By: Clark, Campbell, Lancaster & Munson, P.A.
Do you have a collection that you wish to sell? If so, the IRS may determine that your collection is composed of “collectibles” and apply a 28% capital gains tax rate to any gain you may acquire from the sale of your collection. Generally, for most taxpayers, the capital gains tax rate is 15%.
Q: What are collectibles?
A: The IRS has stated that the following are collectibles:
- Works of art;
- Alcoholic beverages;
- Musical instruments;
- Historical objects; and
- Any other tangible personal property specified by the Secretary for purposes of this subsection.
Notably, comic books, toys, and cars are not explicitly provided in the above list. However, the IRS has the discretion to consider such items as collectibles depending on the facts and circumstances.
Q: What is an example of tangible personal property that the IRS may consider a collectible?
A: Taxpayer collects dolls from a popular toy company and keeps her collection in a climate controlled storage unit. Taxpayer sells five dolls from her collection for $1,000.00. Taxpayer’s dolls may be considered a collectible if taxpayer’s treatment of her collection indicates that she is attempting to preserve her collection’s value, the collection has considerable value, the dolls are sought after collectors, and the taxpayer has no personal use for the dolls.
Q: I have an item that is considered a collectible; will I automatically be subject to the 28% capital gains tax rate for any gain I may acquire from the sale of my collectible?
A: Not necessarily. In order for the 28% capital gains tax rate to apply, the item must be held by the taxpayer for more than a year. For example, if taxpayer bought a collectible in January 2017 and sold the same collectible in April 2017 for a profit, then the sale will not be subject to the 28% capital gains tax rate because taxpayer held the collectible for less than a year. Instead, the sale of the collectible will likely be taxed as ordinary income.
Q: How do I determine basis in my collectible?
A: It depends on how the collectible was acquired. For example, taxpayer’s great grandmother bought a collectible in 1960 for $3.00, and at the time of her death, the collectible was valued at $1,000.00. If taxpayer inherited the collectible from her great grandmother, then taxpayer’s basis in the collectible will be its fair market value at the time of inheritance, which is $1,000.00. If taxpayer’s great grandmother gifted the collectible during her lifetime to the taxpayer, then taxpayer’s basis in the collectible will be her great grandmother’s basis in the collectible, which is $3.00. If taxpayer bought the collectible from an auction, then taxpayer’s basis in the collectible will be the amount taxpayer paid for the collectible, plus any auction fees. Finally, a taxpayer’s basis in a collectible may increase due to maintenance and restoration costs to preserve the collectible’s value.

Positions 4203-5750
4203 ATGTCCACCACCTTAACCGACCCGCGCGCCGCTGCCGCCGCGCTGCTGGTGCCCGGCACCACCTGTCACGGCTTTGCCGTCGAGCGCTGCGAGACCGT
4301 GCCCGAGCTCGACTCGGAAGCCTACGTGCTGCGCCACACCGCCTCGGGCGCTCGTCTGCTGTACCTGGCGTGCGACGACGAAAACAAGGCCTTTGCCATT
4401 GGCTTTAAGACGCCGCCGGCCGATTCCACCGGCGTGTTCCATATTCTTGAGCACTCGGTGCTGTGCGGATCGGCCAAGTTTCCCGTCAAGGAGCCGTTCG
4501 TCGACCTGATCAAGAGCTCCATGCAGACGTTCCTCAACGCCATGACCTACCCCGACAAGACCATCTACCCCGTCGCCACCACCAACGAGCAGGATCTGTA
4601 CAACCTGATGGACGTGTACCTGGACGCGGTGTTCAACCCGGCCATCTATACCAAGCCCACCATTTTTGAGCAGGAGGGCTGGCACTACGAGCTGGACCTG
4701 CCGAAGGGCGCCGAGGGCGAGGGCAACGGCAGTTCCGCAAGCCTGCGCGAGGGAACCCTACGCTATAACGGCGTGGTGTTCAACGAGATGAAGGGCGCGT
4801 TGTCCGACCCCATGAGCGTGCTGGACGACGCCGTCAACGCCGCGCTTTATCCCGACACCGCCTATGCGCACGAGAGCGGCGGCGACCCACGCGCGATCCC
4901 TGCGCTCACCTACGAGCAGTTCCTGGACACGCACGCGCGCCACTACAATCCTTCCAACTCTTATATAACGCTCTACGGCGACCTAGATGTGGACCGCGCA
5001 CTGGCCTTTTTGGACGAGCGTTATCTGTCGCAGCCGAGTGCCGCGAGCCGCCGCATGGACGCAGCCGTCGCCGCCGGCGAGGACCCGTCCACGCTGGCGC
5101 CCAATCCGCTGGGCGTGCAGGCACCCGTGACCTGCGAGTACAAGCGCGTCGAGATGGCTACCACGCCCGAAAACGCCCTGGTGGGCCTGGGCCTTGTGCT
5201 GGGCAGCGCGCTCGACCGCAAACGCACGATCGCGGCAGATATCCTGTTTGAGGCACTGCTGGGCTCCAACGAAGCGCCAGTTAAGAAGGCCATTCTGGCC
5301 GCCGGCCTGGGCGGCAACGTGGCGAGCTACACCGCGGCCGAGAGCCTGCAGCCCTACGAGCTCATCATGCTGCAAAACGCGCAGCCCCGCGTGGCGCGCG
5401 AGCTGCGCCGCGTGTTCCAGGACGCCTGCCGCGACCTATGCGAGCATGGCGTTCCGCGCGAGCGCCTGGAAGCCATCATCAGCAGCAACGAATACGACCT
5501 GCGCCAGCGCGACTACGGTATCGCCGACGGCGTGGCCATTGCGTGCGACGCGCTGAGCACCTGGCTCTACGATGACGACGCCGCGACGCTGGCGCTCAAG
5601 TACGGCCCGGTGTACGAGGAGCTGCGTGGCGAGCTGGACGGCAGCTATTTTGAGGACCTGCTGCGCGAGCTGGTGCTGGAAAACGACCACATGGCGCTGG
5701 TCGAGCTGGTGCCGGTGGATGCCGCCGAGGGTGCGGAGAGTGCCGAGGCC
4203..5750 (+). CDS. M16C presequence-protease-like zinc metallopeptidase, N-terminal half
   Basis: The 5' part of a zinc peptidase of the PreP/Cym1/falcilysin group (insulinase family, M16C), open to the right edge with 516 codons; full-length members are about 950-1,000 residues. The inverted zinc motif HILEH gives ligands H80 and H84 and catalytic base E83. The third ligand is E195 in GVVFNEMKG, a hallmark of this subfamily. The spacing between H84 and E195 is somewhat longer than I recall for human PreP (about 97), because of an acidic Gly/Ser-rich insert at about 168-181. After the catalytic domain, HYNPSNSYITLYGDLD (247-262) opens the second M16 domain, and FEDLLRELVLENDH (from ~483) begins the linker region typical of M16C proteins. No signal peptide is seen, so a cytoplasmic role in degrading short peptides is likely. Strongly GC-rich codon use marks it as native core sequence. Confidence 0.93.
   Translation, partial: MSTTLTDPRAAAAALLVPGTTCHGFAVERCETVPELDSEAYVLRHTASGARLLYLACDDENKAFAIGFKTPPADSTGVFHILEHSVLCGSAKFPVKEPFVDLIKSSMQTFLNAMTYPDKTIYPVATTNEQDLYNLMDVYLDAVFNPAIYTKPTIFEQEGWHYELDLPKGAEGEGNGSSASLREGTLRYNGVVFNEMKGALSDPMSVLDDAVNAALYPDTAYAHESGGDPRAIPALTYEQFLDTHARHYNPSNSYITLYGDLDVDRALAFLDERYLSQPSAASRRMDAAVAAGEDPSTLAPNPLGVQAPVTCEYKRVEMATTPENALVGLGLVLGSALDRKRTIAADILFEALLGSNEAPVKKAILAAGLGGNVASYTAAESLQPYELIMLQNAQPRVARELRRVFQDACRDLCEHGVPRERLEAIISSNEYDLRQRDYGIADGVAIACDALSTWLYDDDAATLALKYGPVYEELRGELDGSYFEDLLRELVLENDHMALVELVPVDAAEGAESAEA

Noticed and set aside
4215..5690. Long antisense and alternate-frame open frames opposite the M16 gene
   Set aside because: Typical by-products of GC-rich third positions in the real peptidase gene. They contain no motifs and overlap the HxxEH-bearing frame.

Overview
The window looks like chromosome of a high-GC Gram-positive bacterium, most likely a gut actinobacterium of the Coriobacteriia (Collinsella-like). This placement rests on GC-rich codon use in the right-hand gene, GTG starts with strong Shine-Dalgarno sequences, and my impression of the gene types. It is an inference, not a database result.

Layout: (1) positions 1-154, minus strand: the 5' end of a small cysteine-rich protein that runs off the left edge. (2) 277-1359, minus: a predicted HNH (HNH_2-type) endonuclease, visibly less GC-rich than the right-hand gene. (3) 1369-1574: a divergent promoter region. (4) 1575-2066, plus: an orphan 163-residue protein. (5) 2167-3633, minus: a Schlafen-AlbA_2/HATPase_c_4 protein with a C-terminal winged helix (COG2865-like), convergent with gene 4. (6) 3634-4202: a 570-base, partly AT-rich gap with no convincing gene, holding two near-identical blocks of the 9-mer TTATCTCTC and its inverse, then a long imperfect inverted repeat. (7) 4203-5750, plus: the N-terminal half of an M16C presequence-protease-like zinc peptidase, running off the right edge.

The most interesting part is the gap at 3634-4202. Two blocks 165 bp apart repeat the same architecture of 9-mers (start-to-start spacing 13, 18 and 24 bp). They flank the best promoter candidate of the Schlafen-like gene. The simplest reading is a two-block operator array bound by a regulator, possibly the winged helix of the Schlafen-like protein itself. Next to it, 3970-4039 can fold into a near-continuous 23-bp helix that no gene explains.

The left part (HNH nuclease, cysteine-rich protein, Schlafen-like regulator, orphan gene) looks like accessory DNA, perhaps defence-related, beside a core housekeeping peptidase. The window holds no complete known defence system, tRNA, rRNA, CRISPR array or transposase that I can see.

Q: Are there any other tax consequences that I should consider?
A: Yes. Generally, collectibles are sold at a loss. Whether a taxpayer will be able to claim a loss from the sale of a collectible will depend on whether the taxpayer personally used the collectible and whether the taxpayer is engaged in a hobby or a business.
If you are unsure whether you have a collectible or whether you may claim a loss from the sale of your collectible, it is advisable to seek counsel from a tax professional.
Latest posts by CCLM Law (see all)
- PROTECTING LANDLORDS FROM LIENS FOR TENANT IMPROVEMENTS - February 21, 2019
- Distinguishing Variances and Special Exceptions - January 24, 2019
- Tips on Tips: How Business Owners Can Handle Employee Tips - December 13, 2018